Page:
Police investigating reporter's allegations of assault by Montana GOP candidate

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Ben Jacobs of The Guardian tweeted, "Greg Gianforte just body slammed me and broke my glasses". He added: "Get the hell out of here".

"I remember talking to people when it first started who said this was a slam dunk, Gianforte's it".

The reporter kept pressing him and Gianforte insisted he speak with his aide. "I watched in disbelief as Gianforte then began punching the man, as he moved on top the reporter and began yelling something to the effect of 'I'm sick and exhausted of this!'" a Fox News reporter wrote in the story.

Fox News reporter Alicia Alcuna, field producer Faith Mangan and photographer Keith Railey said they witnessed the incident.

The Gallatin County Sheriff's Office said it was conducting an ongoing investigation into "allegations of an assault involving Greg Gianforte", but didn't provide further details. The spot includes the audio recording made by reporter Ben Jacobs as Gianforte allegedly slammed him to the ground.

The flow of big money in the race portended an epic battle at the ballot box - as Republican groups poured cash into the state to help Greg Gianforte retain the state's only U.S House seat for his party and as Democrat Rob Quist rallied progressives attempting to push back against last fall's GOP tide. "Jacobs grabbed Greg's wrist, and spun away from Greg, pushing them both to the ground", Scanlon said.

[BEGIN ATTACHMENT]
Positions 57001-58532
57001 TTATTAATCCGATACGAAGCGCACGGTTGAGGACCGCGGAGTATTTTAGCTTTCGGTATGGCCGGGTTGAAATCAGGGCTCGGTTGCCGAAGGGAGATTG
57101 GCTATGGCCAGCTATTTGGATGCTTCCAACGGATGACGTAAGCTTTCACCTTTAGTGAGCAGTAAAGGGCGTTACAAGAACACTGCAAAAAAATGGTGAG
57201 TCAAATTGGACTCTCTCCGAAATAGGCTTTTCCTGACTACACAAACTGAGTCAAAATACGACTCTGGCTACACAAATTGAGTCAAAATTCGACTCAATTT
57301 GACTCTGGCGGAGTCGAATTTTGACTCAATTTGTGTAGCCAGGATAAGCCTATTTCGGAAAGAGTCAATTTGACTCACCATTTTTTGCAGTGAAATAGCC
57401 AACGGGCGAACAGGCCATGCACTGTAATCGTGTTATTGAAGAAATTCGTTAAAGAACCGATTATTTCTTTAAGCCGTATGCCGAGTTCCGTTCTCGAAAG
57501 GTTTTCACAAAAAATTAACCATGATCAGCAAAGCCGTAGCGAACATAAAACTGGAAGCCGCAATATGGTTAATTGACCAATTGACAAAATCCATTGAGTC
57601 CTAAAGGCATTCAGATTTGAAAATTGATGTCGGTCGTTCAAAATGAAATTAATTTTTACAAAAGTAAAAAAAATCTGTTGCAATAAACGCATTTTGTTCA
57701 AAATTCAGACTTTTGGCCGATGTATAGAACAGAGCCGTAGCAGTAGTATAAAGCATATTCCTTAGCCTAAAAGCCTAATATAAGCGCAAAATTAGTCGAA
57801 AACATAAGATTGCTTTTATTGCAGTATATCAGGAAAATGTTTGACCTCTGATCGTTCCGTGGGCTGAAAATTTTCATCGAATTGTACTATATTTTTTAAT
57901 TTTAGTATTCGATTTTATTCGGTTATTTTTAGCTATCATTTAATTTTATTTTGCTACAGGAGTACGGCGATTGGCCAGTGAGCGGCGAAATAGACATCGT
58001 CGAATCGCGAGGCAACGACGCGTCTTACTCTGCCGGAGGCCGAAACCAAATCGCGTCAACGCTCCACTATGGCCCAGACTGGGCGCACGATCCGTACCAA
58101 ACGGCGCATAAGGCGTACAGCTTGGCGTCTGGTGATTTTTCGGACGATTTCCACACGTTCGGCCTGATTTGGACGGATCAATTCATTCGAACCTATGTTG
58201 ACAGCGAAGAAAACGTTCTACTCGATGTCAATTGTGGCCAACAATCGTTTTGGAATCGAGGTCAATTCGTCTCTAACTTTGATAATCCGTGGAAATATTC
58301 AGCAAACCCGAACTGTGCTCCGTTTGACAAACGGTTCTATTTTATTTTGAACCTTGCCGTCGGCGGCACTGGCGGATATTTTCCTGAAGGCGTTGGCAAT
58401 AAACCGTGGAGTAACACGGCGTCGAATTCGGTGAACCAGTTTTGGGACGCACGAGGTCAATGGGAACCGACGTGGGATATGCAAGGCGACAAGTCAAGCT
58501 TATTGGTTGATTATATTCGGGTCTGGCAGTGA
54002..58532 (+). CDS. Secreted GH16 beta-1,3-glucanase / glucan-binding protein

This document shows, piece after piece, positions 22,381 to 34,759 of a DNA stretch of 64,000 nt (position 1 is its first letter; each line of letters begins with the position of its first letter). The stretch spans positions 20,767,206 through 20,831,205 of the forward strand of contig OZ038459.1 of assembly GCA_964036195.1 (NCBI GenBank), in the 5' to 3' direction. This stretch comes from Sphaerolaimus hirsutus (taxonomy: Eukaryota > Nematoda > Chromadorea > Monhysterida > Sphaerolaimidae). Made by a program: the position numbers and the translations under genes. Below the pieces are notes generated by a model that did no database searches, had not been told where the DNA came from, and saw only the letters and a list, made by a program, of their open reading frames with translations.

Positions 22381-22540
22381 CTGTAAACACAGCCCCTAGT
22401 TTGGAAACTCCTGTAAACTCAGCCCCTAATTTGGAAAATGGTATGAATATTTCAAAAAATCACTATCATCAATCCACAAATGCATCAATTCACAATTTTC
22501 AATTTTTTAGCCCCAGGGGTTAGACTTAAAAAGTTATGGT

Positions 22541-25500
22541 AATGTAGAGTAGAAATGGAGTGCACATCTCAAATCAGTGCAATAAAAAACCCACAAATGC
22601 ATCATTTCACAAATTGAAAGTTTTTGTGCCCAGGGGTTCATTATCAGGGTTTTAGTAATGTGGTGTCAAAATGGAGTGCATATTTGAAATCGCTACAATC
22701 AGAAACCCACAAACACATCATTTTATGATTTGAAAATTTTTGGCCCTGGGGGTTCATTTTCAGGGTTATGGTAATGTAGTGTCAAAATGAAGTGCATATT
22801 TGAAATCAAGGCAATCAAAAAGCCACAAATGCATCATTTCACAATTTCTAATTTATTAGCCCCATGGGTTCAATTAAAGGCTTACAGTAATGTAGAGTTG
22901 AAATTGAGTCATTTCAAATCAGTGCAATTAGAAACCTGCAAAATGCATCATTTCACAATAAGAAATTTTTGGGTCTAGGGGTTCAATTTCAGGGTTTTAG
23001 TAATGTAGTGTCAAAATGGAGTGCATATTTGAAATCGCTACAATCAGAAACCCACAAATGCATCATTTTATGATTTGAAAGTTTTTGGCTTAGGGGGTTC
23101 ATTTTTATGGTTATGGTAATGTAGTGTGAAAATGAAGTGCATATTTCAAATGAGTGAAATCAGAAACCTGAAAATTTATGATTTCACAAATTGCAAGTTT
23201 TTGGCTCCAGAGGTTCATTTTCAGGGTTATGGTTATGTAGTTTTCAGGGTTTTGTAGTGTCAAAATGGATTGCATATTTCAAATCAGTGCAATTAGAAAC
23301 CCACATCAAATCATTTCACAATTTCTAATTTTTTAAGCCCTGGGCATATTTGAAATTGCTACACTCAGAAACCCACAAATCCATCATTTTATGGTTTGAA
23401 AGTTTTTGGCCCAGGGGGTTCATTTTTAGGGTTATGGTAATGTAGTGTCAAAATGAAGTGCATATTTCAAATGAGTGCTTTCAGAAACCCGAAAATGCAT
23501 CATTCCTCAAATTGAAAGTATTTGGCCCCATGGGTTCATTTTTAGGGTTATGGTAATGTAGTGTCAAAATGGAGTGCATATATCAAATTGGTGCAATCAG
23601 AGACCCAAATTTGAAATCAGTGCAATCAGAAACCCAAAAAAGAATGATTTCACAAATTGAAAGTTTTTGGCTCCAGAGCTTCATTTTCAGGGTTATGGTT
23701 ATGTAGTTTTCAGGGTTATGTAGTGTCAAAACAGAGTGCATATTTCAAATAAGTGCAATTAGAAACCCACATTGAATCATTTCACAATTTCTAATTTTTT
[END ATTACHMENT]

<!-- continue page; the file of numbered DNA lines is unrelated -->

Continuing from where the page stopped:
However, Issenberg said the special elections in Montana, Georgia and other states allow activists around the country to focus their efforts on relatively few elections and link supply with activist demand, he said. But we wouldn't be surprised if Gianforte were a little on edge tonight because he knows he's going to lose, because nobody likes him; if we go by the vaunted Peggy Noonan yard sign metric, Quist should receive about 90 percent of the vote.

Recent polls suggest Quist has cut Gianforte's lead to single digits, giving Montana Democrats hope of capturing a seat they haven't held in decades.

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Jacobs: He just body-slammed me.

This irritated Mr. Gianforte, who said he would talk about it later.

There are plenty of parochial issues, including land access and state taxes, framing the race between Republican Greg Gianforte, a billionaire former technology executive who frames himself as an outsider businessman similar to President Donald Trump, and Democrat Rob Quist, a folk musician and political novice.

She said "the last thing we need is one more guy who flies off the handle".

The Democratic Congressional Campaign Committee announced the spots late Wednesday.

The Republican told supporters on Tuesday that he is eager "to work with Donald Trump to drain the swamp and make America great again", referencing two of the president's campaign slogans. But airtime has always been relatively cheap in Montana, so many voters say they're accustomed to the barrage of attack ads. Gianforte then "began punching the man, as he moved on top of the reporter", Acuna said. In response, Gianforte said: "It seems like there is more of us than there is of him".

"I'm glad it was only for 85 days, because it won't go on forever", Power said.

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